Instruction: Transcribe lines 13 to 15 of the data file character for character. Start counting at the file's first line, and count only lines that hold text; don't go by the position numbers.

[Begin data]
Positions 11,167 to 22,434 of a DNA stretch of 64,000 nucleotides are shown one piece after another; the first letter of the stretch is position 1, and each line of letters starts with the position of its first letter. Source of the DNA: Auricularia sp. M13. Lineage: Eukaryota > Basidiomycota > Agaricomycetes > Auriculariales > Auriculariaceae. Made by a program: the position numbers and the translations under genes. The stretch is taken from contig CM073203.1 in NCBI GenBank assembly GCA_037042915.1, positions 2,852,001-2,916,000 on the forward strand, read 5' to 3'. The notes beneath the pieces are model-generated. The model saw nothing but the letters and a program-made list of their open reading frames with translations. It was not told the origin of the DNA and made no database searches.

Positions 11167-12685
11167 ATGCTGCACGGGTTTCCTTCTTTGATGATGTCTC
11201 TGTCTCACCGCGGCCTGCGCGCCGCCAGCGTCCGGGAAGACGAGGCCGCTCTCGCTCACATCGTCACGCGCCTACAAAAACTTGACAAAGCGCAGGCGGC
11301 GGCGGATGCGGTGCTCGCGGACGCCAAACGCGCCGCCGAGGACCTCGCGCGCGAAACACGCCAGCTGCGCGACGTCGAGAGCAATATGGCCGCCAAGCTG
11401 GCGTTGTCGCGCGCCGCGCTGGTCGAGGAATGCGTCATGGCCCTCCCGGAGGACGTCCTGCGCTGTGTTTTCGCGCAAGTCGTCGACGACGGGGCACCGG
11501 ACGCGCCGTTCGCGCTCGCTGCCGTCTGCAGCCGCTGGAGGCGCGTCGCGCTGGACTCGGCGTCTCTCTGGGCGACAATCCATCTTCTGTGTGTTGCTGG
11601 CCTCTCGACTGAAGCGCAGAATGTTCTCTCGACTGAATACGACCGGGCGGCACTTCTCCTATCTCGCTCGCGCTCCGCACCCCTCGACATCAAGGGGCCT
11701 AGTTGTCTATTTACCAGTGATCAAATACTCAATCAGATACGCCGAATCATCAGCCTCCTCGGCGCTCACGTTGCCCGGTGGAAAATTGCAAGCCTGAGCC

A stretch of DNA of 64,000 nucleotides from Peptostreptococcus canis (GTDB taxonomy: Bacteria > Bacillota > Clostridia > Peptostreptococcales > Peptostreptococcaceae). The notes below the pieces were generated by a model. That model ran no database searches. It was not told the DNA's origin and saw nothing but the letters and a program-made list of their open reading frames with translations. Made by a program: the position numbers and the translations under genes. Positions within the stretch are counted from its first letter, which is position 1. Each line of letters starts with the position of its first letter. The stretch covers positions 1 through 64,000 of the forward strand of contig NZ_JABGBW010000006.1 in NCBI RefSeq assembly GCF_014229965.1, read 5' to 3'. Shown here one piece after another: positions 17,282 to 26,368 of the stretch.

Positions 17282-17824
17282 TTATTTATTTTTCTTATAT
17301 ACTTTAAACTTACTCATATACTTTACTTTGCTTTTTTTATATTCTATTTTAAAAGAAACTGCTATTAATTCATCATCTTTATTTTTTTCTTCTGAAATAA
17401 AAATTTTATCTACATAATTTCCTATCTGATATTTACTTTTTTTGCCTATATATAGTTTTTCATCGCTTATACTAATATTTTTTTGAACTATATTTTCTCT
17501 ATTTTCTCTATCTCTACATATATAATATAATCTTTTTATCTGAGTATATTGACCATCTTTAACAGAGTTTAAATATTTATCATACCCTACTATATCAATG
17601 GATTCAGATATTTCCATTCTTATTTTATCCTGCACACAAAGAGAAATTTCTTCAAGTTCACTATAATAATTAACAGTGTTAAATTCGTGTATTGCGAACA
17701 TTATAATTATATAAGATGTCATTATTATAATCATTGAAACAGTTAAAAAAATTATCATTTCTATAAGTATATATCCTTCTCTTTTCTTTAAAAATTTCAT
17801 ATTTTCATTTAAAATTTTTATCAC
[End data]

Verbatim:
17301 ACTTTAAACTTACTCATATACTTTACTTTGCTTTTTTTATATTCTATTTTAAAAGAAACTGCTATTAATTCATCATCTTTATTTTTTTCTTCTGAAATAA
17401 AAATTTTATCTACATAATTTCCTATCTGATATTTACTTTTTTTGCCTATATATAGTTTTTCATCGCTTATACTAATATTTTTTTGAACTATATTTTCTCT
17501 ATTTTCTCTATCTCTACATATATAATATAATCTTTTTATCTGAGTATATTGACCATCTTTAACAGAGTTTAAATATTTATCATACCCTACTATATCAATG